The ratio of the total amount of radiation, as of light, reflected by a surface to the total amount of radiation incident on the surface.
My work is primarily concerned with dialogue or dualism. Interactions between form and content, text and image, viewer and object. Other key concerns are the visibility or sculptural possibilities for the projection apparatus, celluloid materiality, truth to materials and display systems regarding the projected image.
These concerns often manifest themselves as 35mm slide projections, sequenced circular stories containing found imagery or text, hand-made text slides or iterations of my conceptually-driven photographic practice. There is a constant trail of the personification of the projector running through many of my recent works. They often reference their own form, acknowledging their positions as projected image artworks and as a medium edging towards obsolescence, questioning our relationship to technology and how we attribute trust, meaning or value onto an object, image or text.
This projected image installation consists of 5 slide projectors containing 360 slides.
Within this there are three works:
Alternate ways of experiencing images
The text of this work (dual corner projection) is based off two texts by Tom Gunning, one on the Lumière brother’s film of workers exiting the Lumière factory from 1895.(There are references to this film - construction workers outside Google headquarters) It is sometimes thought to be the first film, yet the roundhay garden scene from 1888 pre-dates it by 7 years. This lead me to thinking about truth, history and photography, which brought me to Bayard. HippolyteBayard invented his own process that produced direct positive paper prints in the camera and presented the world's first public exhibition of photographs on 24 June 1839. Bayard was persuaded to postpone announcing his process to the French Academy of Sciences by François Arago, a friend of Louis Daguerre. Arago's conflict of interest cost Bayard the recognition as one of the principal inventors of photography.
As a reaction to the injustice he felt he had been subjected to, Bayard created the first staged/conceptual photograph entitled, Self Portrait as a Drowned Man.
This portrait has become a sort of motif within this work to signify the importance of those left out of the traditional canon of history, women in particular, while also questioning where truth is to be found in image-making. Bayard has almost become the protagonist for these two works.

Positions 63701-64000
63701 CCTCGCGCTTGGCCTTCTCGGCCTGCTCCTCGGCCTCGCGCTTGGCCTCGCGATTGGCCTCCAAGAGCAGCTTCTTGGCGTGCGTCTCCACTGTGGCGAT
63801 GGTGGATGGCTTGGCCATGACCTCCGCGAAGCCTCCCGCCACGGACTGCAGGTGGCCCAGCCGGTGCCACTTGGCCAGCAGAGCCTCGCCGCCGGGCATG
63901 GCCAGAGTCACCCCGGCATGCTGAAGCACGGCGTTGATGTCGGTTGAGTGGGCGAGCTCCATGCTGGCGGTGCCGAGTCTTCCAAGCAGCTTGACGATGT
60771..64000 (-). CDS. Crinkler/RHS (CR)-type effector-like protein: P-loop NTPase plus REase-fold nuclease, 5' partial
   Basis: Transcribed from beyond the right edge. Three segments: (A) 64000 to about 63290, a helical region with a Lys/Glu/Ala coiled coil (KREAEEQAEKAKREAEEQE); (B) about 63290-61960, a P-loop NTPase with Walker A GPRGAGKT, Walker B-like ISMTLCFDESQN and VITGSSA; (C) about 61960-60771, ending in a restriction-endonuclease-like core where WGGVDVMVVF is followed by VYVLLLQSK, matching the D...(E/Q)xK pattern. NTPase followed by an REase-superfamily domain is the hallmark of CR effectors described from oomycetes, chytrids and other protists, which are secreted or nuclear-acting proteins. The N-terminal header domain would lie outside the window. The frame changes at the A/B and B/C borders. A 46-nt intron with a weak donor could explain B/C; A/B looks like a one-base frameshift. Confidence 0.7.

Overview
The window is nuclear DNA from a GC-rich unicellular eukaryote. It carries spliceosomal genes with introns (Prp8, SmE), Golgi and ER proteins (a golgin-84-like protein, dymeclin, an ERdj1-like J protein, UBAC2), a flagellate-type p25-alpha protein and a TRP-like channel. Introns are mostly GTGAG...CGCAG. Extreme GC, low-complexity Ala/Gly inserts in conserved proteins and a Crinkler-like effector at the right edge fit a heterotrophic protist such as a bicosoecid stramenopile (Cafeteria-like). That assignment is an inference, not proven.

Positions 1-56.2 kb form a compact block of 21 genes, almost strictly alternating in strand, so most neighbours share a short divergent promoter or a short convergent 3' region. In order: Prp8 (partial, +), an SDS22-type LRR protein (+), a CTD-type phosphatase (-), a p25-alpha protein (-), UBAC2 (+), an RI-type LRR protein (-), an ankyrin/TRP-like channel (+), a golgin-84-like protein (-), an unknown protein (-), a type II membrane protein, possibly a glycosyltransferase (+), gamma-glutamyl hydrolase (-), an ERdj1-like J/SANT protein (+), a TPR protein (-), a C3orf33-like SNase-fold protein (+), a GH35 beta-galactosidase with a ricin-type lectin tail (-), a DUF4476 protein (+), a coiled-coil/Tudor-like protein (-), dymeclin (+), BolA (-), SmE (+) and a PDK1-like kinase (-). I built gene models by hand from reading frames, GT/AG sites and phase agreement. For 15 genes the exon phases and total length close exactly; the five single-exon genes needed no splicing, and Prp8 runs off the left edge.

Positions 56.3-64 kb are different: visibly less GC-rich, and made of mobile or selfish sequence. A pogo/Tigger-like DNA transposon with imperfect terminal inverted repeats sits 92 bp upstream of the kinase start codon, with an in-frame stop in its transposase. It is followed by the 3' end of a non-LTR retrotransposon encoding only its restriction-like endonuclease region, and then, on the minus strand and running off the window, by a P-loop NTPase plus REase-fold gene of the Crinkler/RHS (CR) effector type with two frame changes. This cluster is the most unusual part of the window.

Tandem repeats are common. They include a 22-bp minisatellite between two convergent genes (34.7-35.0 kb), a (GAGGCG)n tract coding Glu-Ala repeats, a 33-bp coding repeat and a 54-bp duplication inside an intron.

Gunning’s second text that the text slides are based off is The Cinema of Attraction[s]: Early Film, Its Spectator and the Avant-Garde. To quote Gunning,The Cinema of Attractions is "a cinema that displays its visibility, willing to rupture a self-enclosed fictional world for a chance to solicit the attention of the spectator." Essentially instead of the viewer focusing on the narrative, the films from cinema of attractions encourage the audiences to remain aware of the act of looking, the impulse and excitement from the image.
Gunning mentioned Hale’s Tours in this text, Hale's Tours of the World were an attraction at amusement parks and similar venues in the early 20th Century. They were specially constructed spaces designed to simulate a railway journey. I referenced this in many of the accompanying images, taken out of moving vehicles.
This smaller scale work simply consists of diagram slide followed by colour slide. The diagrams reference their form, showing diagrams of the internal structure of cameras, projectors and the chemical structure of black and white negatives and colour transparency film.
The colours used reference the various colours used throughout the history of the development of the colour print. These colour slides also act as punctuation.
All the works and the structures that the projectors sit on all work to expose artifice, recognizing their own form and content, whereas this screen in being an illusionary device, counteracts this while also emphasizing it. The positioning of the screen also acts as a way to draw the viewer into the centre of the room.
This work also plays with the slide projectors use as an educational medium, re-performing a previous function.
This work critiques or more so explains what a narrative is/ what it does, while also at some points performing as a narrative. Parts of this text derive from texts on narratology, namely Gerald Price and Mieke Bal. Street photography as a medium of the 20th century counterbalances the medium of slide projection in the work’s dialogue with obsolescence.
It also exists in as a text/image sequence that overlaps and interelates, something that we automatically do as viewers- correlate text and image, read them together. At times the sequencing plays with that, the relationship between the text and image is non decipherable while in others it is explicit.
These are three separate works - yet they also interrelate spatially and conceptually.